Adam Gottlob Oehlenschlager, a Danish poet, born in Copenhagen, Nov. 14, 1779, died there, Jan. 20, 1850. His father was steward of the royal palace of Frederiksborg, where the son spent his early life. He was sent to school at Copenhagen at the age of 12, and soon after began to write verses and plays which were performed by himself and his schoolmates. His acquaintance with the brothers Oersted led to his studying law in the university of Copenhagen, in 1803 he published a volume of poetry, containing the play of "The Eve of St. John," which with his drama of "Aladdin" procured him a travelling stipend from the government. In Germany he mastered the German language, into which he translated his works. At Halle he wrote " Hakon Jarl," the first and one of the finest of his purely Scandinavian tragedies (English translation by F. C. Luscelles, London, 1874); and at Paris he produced "Palnatoke," considered by some his masterpiece, and "Axel and Valborg," all dramas of powerful interest, At Rome, where he became intimate with Thorwaldsen, he composed "Correggio," which became very popular on the Danish and German stage (English translation by Theodore Martin, 1854). Oehlenschlager returned to Denmark in 1810, and soon afterward became professor of aesthetics at the university of Copenhagen. His works include novels, poems, translations, and a great variety of miscellanies.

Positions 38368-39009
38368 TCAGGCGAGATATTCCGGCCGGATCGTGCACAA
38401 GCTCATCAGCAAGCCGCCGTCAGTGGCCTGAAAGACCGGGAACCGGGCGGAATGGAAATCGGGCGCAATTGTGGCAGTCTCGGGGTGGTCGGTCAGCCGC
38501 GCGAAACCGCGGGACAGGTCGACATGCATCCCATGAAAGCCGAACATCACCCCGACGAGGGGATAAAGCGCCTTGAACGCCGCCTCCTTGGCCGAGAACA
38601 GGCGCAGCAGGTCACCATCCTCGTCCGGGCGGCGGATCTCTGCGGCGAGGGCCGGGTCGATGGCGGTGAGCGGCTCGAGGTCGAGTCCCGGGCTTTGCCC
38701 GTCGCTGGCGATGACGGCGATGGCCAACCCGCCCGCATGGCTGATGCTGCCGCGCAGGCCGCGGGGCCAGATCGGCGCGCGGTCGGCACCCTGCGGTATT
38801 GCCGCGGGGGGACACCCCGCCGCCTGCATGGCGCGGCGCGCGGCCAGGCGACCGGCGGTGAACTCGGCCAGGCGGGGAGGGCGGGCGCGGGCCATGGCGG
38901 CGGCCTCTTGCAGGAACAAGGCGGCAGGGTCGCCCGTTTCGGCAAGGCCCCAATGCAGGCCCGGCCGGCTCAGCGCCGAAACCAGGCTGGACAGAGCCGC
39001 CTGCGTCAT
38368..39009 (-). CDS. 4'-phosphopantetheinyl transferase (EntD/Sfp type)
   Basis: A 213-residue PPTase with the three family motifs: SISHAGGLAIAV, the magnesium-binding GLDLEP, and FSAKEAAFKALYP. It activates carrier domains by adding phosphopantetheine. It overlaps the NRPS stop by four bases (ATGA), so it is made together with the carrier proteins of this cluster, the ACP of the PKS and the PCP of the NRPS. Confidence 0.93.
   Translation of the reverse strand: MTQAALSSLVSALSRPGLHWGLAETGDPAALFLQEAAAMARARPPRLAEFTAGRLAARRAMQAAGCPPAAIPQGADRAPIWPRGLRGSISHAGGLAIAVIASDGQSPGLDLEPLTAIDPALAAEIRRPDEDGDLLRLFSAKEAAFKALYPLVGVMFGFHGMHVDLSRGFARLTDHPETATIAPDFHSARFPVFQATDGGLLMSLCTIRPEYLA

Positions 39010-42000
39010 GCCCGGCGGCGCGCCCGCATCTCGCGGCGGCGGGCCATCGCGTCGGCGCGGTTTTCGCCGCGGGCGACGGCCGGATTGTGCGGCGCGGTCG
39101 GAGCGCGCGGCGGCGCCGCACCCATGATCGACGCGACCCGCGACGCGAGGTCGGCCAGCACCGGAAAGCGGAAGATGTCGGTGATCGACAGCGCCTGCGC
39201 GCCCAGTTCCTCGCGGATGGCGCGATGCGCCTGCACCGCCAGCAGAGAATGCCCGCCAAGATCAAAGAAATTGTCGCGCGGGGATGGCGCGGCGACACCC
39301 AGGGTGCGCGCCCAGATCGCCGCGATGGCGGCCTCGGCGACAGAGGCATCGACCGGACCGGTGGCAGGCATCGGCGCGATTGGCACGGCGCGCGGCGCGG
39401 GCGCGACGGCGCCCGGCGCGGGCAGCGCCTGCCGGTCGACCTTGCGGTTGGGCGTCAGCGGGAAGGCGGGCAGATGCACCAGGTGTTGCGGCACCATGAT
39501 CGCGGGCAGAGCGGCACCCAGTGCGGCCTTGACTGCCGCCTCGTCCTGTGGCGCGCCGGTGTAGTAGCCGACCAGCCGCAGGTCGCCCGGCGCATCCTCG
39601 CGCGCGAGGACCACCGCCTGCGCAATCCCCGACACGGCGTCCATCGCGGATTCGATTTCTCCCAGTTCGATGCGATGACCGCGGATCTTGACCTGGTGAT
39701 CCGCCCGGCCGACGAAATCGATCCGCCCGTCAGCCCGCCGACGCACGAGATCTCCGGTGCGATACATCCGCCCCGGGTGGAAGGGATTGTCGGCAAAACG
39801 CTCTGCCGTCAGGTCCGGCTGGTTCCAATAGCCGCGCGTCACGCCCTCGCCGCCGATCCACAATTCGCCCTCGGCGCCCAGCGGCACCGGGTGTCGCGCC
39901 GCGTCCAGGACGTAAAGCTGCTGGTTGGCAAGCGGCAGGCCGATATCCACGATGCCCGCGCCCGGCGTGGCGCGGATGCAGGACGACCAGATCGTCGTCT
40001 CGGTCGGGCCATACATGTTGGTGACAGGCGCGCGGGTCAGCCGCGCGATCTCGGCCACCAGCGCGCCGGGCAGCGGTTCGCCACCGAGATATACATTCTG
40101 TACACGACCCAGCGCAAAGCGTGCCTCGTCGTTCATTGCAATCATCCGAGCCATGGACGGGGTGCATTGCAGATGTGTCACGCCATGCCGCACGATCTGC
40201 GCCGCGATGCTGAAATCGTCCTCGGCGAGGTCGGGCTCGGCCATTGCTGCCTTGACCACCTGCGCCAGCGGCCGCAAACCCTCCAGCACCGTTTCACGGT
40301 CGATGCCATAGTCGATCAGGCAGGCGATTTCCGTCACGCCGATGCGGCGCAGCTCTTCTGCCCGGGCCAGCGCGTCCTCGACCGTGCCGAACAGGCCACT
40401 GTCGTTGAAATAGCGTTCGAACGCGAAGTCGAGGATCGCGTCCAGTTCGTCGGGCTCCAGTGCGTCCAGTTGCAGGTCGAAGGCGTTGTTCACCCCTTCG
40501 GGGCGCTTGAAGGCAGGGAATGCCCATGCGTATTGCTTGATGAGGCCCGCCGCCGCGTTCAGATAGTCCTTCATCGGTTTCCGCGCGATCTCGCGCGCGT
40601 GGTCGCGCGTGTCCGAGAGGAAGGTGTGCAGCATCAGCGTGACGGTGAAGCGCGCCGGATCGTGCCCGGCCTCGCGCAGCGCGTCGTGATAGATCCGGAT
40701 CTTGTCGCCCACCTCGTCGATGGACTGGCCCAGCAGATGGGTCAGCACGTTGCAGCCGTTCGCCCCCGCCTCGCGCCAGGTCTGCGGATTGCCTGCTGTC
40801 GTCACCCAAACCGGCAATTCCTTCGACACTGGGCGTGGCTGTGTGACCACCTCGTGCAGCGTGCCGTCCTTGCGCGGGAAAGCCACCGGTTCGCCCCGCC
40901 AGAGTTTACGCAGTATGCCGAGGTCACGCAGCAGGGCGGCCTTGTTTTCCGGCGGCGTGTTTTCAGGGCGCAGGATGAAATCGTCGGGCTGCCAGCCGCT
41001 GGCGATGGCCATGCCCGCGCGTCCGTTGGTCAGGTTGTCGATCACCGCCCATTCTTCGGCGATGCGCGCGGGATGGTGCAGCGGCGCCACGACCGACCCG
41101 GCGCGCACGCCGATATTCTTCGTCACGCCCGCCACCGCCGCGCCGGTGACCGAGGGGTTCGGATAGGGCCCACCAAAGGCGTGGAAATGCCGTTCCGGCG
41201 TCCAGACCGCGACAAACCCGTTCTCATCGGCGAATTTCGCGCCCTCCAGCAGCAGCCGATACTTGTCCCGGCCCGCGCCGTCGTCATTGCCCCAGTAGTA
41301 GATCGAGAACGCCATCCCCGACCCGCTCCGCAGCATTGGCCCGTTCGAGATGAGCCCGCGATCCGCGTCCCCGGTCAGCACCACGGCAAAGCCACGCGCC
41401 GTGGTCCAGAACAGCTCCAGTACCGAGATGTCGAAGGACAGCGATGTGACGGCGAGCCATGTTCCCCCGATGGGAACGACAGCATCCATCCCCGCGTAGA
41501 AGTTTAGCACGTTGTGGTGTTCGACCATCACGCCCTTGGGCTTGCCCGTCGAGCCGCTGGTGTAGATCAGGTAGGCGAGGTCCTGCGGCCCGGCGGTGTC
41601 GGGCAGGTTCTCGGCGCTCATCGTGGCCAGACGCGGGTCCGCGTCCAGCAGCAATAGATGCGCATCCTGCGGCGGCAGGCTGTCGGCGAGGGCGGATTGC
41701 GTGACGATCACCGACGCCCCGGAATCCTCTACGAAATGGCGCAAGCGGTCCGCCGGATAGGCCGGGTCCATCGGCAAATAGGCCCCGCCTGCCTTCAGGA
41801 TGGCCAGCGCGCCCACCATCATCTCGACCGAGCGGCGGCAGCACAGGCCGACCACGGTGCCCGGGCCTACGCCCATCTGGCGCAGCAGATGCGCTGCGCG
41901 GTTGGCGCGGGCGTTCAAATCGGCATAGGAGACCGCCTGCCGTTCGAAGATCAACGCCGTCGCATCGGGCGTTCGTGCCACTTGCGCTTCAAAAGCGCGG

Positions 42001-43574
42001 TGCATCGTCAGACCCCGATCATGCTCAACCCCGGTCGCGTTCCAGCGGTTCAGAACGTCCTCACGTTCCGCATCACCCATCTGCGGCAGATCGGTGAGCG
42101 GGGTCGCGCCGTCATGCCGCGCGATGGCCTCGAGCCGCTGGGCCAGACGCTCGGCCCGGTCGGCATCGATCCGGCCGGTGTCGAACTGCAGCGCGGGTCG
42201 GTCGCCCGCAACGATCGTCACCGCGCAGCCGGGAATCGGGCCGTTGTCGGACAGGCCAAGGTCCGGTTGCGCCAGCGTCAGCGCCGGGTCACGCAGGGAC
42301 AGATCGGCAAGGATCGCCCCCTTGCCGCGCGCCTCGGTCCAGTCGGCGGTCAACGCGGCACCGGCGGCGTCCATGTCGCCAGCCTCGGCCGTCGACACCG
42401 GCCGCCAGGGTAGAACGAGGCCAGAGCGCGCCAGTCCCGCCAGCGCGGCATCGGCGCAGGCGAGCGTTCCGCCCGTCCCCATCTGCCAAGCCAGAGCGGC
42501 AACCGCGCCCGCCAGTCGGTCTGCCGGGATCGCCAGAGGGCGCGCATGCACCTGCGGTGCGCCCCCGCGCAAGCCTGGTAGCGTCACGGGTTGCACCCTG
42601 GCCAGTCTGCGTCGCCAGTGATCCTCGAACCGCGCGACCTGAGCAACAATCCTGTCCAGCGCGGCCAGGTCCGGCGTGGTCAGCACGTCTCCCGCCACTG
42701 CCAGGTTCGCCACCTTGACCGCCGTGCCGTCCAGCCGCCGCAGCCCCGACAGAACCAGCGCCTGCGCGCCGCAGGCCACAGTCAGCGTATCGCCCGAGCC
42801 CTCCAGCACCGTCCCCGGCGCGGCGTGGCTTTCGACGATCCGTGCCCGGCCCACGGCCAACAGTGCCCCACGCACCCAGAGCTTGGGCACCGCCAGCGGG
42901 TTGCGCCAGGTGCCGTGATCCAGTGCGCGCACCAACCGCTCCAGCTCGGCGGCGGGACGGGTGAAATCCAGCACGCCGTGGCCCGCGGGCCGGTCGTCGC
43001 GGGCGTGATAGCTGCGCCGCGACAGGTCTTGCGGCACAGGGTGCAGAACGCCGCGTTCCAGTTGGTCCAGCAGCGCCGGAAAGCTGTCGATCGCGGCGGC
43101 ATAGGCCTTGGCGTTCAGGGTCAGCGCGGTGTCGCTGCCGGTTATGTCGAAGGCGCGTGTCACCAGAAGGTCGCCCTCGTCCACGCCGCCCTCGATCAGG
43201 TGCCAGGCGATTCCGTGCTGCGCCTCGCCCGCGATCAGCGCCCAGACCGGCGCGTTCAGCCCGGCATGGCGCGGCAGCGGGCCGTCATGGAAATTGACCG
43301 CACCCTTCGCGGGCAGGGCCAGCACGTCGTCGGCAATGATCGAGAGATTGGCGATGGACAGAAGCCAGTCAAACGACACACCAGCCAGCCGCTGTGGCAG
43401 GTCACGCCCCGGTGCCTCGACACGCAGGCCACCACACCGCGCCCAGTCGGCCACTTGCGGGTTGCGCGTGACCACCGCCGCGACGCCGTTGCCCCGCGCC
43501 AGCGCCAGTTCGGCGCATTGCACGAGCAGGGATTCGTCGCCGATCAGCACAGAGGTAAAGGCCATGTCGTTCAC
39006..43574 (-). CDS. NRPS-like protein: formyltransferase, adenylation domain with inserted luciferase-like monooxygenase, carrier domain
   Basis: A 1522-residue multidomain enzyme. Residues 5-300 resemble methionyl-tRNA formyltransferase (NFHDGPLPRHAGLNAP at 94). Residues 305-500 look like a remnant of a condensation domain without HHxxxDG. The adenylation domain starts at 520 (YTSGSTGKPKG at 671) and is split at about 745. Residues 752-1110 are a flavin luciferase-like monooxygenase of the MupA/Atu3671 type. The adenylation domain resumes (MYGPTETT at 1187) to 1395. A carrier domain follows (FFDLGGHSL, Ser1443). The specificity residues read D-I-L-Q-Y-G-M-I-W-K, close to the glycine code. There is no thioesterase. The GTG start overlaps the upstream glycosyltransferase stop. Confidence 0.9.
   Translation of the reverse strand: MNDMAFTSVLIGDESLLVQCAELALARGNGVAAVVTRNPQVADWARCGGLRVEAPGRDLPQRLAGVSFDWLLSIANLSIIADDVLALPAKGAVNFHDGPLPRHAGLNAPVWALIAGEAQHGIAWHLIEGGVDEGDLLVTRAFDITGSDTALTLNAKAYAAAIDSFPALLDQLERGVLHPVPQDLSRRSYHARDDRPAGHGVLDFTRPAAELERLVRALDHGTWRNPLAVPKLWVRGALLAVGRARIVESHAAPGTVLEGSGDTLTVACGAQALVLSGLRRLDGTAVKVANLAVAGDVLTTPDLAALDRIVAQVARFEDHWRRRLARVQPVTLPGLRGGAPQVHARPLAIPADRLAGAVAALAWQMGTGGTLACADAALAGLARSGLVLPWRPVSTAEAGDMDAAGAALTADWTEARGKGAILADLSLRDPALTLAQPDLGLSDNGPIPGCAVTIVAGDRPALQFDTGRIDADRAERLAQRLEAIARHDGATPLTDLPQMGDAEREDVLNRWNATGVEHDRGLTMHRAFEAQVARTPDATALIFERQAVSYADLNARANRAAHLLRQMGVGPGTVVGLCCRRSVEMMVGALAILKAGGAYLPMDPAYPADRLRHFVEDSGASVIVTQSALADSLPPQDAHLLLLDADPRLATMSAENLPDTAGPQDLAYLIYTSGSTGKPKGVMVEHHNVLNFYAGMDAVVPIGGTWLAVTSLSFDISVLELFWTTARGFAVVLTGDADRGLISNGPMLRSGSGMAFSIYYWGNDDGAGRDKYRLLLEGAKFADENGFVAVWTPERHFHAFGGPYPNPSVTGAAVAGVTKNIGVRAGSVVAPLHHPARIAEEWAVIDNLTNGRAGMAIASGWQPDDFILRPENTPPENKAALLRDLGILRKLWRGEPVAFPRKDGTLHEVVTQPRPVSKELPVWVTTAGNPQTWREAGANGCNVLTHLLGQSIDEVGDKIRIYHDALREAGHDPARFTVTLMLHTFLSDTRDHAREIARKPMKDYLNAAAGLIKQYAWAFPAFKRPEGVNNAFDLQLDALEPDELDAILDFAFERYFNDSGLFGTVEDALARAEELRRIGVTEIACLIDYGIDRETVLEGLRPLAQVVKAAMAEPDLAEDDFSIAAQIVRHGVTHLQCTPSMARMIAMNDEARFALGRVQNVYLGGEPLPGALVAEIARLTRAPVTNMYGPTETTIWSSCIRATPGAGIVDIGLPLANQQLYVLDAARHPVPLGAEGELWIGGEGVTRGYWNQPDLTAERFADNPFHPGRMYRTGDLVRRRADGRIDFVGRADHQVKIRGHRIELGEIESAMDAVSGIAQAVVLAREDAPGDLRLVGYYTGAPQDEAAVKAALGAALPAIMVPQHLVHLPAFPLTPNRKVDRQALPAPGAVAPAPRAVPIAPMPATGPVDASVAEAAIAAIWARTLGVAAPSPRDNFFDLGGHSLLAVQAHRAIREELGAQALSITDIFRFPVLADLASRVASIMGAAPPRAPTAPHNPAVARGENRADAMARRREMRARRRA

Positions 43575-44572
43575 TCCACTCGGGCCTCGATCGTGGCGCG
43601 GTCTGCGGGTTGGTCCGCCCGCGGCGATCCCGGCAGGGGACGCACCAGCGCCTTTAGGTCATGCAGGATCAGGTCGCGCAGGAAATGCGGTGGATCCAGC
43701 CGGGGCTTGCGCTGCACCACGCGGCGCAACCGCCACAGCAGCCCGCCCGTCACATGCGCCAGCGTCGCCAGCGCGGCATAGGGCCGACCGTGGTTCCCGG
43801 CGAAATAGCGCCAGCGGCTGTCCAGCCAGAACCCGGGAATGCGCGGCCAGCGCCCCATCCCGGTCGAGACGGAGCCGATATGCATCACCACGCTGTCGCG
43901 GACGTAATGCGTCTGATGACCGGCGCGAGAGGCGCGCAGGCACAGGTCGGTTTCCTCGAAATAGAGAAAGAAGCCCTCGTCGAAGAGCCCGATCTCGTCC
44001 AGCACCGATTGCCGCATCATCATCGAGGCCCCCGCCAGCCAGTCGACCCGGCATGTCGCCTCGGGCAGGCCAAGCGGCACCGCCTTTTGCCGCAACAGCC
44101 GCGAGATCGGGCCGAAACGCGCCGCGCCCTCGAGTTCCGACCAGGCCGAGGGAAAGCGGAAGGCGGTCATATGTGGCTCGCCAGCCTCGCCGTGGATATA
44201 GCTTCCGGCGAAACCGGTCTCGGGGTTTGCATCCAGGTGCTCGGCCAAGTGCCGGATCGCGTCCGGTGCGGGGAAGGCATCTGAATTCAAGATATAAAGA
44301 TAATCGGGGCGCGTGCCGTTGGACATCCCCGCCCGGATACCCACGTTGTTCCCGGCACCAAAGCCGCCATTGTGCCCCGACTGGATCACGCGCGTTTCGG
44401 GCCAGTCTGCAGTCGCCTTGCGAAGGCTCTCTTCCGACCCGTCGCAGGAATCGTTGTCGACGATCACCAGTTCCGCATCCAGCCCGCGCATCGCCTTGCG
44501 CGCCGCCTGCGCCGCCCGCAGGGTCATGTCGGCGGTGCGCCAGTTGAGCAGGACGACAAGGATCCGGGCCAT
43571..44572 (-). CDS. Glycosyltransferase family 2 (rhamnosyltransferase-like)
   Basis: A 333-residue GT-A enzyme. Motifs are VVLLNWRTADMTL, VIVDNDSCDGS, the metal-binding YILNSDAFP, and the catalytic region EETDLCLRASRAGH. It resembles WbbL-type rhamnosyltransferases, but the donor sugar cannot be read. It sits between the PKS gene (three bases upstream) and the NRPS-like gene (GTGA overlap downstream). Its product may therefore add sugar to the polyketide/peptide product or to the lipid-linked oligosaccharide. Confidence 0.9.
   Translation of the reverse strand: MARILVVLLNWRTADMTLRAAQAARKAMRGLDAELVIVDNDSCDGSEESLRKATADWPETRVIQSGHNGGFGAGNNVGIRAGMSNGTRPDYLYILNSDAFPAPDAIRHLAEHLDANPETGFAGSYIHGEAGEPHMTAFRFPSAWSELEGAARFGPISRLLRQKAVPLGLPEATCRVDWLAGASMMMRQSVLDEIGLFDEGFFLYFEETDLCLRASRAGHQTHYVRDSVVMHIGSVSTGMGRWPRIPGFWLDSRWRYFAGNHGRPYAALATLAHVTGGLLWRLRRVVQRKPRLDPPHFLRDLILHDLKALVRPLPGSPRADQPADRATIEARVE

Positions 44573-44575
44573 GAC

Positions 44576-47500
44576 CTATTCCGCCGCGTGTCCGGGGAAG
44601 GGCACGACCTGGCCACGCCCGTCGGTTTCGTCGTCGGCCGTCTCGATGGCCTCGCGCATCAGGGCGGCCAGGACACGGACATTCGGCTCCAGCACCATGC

On his first visit to Sweden in 1829 he received a brilliant ovation, and his 70th birthday was celebrated with a grand festival in Copenhagen. Of his 24 tragedies, on which his fame chiefly rests, 19 are devoted to Scandinavian subjects. In addition to those mentioned, the most striking are " Canute the Great," " The Varangians in Constantinople," "Land Found and Lost," illustrating the early voyages of the Northmen to America, "Dina," and "Tordenskjold." In his Nordens Guder ("Gods of the North"), published in 1819, he collected the scattered legends of the Eddas. An English metrical translation of this by W. E. Frye was published in Paris in 1845. Oehlenschlager also translated the "Midsummer Night's Dream" and Beskow's Swedish dramas into Danish, and Holberg's "Danish Theatre" into German. His collected works in Danish, including his Erindringer or "Recollections," an autobiography, amount to 41 volumes; those in German of all kinds to 21. A critical edition of his Poetishe Skrifterw&s published by Lieben-berg in Copenhagen (32 vols., 1857-'65), and a German edition of his Lebenserinnerungen at Leipsic (4 vols., 1850-'51).